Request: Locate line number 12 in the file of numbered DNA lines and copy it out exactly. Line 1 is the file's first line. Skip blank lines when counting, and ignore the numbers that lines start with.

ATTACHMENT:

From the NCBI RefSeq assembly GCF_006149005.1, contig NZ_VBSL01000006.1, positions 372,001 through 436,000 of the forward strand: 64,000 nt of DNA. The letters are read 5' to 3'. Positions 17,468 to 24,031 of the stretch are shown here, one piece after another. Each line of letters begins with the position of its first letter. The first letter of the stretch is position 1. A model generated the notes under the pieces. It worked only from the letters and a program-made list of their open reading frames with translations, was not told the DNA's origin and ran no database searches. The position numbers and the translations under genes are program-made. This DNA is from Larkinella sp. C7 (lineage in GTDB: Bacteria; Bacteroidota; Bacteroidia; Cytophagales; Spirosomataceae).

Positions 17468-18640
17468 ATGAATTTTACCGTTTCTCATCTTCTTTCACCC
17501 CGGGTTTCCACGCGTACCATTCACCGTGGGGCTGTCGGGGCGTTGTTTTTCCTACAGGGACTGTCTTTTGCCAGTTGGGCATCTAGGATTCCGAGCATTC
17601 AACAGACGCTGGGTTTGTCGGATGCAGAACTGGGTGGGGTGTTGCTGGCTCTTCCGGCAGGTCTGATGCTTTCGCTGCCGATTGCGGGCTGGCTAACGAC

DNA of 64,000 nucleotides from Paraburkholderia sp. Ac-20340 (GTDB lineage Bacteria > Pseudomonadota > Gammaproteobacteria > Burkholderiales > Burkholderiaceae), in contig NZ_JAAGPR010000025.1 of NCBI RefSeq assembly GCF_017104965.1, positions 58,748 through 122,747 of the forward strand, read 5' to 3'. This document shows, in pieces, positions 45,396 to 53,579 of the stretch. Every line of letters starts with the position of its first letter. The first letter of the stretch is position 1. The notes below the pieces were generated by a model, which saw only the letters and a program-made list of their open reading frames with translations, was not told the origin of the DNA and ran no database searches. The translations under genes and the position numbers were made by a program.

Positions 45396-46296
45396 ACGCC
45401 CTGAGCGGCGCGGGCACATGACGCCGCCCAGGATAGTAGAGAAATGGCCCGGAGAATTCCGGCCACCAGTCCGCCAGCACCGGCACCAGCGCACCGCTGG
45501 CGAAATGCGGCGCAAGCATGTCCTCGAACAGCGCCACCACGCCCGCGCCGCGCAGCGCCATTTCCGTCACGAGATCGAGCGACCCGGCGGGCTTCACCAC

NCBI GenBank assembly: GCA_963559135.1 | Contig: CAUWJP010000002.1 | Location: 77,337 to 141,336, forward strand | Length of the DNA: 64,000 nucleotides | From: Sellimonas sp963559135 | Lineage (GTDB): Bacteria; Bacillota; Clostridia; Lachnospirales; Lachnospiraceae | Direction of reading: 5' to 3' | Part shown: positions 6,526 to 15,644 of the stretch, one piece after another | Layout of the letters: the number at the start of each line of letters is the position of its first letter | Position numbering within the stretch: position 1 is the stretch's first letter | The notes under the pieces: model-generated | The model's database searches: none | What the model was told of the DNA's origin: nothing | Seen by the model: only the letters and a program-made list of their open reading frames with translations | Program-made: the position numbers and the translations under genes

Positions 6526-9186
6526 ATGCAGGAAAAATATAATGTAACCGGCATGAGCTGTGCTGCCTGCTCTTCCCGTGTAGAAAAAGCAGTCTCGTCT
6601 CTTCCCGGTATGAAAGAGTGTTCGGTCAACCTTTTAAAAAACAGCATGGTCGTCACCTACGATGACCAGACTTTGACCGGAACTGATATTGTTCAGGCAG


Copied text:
Positions 6526-9186